Cassia: A real spice or a fake cinnamon
Cassia is one of those spices that has suffered a particularly bad bout of publicity: commonly denounced as the “fake Cinnamon” or as an inferior spice, Cassia is rather misunderstood. Cassia is the bark of the cassia tree – a tree indigenous to China, which carries crop with flavour characteristics close to Cinnamon.
Part of the problem may lie in the fact that it’s produced by China, a producer that the public has a general level of wariness towards. But China has been producing delicious spices, food and other ingredients for millennia. The real heart of the problem is it’s poor choice of botanical name: Cinnamomum cassia, due to the characteristics it shares with Ceylon’s Cinnamomum verum, its much more potent Sri-Lankan counterpart. In American, British and Indian supermarkets, Cassia is often sold by our industrial customers under the same umbrella: Cinnamon. So what happened to Cinnamon? The reality of the fact is, Cinnamon, per se, is too strong for consumers. The flavours are heavily exaggerated, and can only be used when heavily masked in industrial processes. Taken by itself, it’s even dangerous (as the recent trend of Youtubers attempting to eat a spoonful will tell you).
Cassia on the other hand, has a milder, more complex flavour. It’s sweet and spicy at the same time, and is the unique blend that works brilliantly in chocolates, desserts and other slow cooking. It’s also one of the ingredients in the famous Five Spice Powder. Yet it’s hard to cultivate: many producers such as those in Vietnam, and Indonesia have tried to imitate the signature Chinese Cassia taste, but to no avail. These varieties are also sold under the same variety, but in fresh cooking, the lack of flavour is instantly apparent.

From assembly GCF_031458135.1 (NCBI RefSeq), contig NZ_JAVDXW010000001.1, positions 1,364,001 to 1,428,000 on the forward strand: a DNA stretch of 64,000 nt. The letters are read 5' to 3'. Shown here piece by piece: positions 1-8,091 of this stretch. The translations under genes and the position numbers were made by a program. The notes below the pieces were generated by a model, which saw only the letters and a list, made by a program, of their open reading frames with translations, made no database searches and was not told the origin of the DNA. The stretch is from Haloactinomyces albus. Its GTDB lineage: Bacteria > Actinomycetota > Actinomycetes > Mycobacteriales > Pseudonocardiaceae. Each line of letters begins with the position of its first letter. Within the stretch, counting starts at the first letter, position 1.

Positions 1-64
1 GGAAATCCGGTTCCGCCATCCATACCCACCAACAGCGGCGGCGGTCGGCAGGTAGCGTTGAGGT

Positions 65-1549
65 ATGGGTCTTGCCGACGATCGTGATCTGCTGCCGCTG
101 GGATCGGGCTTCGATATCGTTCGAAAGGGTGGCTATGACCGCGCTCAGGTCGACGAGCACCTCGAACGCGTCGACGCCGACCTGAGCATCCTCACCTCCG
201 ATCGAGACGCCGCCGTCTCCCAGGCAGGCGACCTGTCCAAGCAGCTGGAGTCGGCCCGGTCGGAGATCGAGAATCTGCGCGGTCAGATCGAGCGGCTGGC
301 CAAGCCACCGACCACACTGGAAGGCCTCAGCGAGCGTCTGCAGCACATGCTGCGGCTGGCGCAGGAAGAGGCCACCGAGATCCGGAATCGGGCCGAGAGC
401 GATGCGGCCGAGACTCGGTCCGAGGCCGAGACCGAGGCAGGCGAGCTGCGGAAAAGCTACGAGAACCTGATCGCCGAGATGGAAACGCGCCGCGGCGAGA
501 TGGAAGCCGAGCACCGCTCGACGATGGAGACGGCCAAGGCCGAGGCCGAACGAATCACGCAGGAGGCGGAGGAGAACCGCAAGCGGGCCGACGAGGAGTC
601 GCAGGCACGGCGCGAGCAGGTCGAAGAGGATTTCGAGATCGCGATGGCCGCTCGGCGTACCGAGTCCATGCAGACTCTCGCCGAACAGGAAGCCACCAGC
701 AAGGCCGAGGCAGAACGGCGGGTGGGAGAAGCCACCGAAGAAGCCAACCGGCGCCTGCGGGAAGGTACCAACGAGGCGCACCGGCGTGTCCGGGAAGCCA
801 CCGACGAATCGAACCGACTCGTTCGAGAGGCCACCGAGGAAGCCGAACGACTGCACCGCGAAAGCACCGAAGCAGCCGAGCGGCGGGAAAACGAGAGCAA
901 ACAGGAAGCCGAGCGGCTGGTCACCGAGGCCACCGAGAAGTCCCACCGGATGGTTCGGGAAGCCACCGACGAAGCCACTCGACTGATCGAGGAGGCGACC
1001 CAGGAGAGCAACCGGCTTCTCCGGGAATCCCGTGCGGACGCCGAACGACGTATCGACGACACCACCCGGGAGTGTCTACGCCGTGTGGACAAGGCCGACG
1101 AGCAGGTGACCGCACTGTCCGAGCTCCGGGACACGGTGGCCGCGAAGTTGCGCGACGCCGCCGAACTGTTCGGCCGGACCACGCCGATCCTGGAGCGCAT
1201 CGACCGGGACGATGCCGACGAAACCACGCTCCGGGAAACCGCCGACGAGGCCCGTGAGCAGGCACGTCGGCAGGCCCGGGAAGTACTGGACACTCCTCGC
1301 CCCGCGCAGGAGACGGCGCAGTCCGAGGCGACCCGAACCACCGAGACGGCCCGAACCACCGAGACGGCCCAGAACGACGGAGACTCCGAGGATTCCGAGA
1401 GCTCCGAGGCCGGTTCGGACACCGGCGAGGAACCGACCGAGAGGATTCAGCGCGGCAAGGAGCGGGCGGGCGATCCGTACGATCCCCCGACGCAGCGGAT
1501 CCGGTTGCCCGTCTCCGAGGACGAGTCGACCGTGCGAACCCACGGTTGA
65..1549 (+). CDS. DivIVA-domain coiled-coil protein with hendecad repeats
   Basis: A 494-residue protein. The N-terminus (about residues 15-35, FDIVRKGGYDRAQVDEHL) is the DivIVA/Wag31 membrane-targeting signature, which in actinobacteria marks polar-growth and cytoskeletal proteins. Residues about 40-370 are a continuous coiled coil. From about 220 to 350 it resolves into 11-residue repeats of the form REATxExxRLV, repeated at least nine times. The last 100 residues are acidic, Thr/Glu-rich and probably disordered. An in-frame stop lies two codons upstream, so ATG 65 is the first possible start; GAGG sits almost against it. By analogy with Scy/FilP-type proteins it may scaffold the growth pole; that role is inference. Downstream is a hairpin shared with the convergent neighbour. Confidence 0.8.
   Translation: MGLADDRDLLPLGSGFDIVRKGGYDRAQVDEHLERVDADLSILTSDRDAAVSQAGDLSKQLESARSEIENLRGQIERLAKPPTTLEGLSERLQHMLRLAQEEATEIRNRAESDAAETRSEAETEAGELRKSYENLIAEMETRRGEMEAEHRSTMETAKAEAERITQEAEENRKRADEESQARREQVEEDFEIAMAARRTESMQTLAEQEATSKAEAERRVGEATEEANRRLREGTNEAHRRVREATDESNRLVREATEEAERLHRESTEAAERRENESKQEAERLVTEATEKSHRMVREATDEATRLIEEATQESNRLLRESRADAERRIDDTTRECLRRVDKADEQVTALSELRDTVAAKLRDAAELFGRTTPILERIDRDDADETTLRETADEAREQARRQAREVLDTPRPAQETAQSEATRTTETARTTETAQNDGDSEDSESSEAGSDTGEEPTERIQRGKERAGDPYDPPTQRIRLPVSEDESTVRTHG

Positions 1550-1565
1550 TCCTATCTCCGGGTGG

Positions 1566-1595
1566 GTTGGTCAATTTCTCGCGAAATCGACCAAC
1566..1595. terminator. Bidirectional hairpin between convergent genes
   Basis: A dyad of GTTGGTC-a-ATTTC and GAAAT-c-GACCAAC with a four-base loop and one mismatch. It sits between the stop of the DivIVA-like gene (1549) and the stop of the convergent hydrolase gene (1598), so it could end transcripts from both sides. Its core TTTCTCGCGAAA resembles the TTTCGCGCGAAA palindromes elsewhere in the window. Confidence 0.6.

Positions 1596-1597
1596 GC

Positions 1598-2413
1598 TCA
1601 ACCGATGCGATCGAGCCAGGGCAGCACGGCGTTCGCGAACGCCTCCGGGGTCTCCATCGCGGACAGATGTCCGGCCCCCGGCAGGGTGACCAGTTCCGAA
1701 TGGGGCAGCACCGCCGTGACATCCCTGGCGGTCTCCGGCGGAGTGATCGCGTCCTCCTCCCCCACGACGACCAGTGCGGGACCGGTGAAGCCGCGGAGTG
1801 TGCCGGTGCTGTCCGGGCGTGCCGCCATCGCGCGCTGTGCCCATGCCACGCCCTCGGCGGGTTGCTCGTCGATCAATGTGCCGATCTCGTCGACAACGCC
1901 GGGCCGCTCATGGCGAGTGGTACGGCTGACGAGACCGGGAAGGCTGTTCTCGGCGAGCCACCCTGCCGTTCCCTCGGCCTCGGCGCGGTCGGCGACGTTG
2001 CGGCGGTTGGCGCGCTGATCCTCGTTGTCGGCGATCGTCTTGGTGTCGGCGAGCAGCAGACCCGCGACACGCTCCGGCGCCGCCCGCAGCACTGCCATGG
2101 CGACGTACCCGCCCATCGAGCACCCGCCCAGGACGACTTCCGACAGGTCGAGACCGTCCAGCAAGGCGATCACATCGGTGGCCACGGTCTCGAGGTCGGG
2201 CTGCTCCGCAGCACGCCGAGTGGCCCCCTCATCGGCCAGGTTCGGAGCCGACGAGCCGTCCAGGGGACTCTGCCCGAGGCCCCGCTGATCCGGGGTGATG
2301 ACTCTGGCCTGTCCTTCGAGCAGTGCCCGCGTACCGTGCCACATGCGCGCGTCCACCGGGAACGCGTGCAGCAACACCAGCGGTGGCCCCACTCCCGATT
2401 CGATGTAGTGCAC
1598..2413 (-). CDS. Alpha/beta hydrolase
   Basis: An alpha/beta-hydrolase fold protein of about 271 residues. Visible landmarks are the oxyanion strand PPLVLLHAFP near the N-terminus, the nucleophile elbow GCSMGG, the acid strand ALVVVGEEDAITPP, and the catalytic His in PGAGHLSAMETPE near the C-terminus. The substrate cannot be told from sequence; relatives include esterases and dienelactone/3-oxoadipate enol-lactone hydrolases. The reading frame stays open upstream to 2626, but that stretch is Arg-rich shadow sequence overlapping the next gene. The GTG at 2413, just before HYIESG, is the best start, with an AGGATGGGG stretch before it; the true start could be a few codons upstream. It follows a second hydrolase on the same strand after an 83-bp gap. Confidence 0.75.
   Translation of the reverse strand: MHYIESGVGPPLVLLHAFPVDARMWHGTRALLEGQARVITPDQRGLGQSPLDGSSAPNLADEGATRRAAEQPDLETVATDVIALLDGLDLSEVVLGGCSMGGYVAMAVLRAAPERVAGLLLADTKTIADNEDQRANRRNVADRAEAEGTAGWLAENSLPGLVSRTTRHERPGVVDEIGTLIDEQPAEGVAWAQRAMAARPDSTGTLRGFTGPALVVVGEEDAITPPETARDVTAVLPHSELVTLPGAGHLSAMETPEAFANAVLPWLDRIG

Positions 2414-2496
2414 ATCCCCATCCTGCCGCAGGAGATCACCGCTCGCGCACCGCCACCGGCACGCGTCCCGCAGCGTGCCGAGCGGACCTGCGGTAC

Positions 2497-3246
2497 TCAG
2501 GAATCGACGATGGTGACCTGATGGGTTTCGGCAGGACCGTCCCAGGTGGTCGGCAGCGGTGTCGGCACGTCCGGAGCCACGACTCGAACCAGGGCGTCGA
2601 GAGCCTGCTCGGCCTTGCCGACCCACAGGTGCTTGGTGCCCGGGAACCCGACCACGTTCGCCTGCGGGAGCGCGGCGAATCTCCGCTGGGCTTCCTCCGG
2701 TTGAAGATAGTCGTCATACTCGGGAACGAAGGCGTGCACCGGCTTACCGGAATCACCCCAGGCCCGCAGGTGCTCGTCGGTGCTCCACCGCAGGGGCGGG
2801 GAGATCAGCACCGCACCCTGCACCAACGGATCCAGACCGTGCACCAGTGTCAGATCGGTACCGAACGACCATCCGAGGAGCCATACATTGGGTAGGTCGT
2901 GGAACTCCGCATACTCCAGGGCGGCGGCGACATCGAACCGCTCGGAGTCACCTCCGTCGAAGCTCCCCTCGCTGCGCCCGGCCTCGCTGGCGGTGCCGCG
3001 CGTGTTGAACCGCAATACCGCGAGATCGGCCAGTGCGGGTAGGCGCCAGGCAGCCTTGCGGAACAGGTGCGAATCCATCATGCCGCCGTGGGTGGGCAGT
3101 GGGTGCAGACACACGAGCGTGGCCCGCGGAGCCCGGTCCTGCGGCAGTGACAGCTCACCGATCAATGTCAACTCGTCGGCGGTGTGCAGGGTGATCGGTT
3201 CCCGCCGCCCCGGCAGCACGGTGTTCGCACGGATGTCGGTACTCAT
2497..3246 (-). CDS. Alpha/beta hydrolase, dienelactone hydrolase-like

Chinese Cassia barks grow wildly throughout China, and are grow especially well in the mountains along the Pearl River. Each tree only provides around 1kg of Cassia, making it an expensive investment for farmers – planting, five years of nurturing the tree to its perfect level of flavour, and the laborious journey to the mountains for chopping, peeling the Cassia bark and bringing the Cassia back to their villages for selling. Over the past few decades, particularly since China’s rise in wealth and prosperity, farming jobs are becoming less popular amongst local farmers’ children, who prefer to search for easier, less laborious ones instead. It’s a problem that plagues the craft across the board of spices, but Cassia is one which is particularly badly hit: not only is there a 10km journey involving carrying Cassia on farmers’ backs up and down the Cassia mountains, but it can only be harvested in one month per year. Miss the opportunity, and it’s back to nurturing the crop until next year when the season permits felling trees again.
As for the flavour – it’s the only way to provide that distinct Chinese spice, and is now so deeply engrained in our taste buds, that true Cinnamon is also far too harsh to consume directly. Both spices have their place, however we find Cassia is easier to use, and its distinct flavour is also highly amicable.
The problem that does surround Cassia and Cinnamon alike, is a lack of transparency. Cassia leaves, Cinnamon leaves, seeds, and stems are often clumped into a mixture when the spice is sold in its powdered form. Besides tasting and comparing the pure and the powdered, there’s no way for people to tell what has been used. Leaves and stems contain only the mildest quantities of aroma and flavour, so we highly suggest buying them as Cassia sticks or bark whenever possible, and only when their origins are provided with transparency: Important both for health and taste.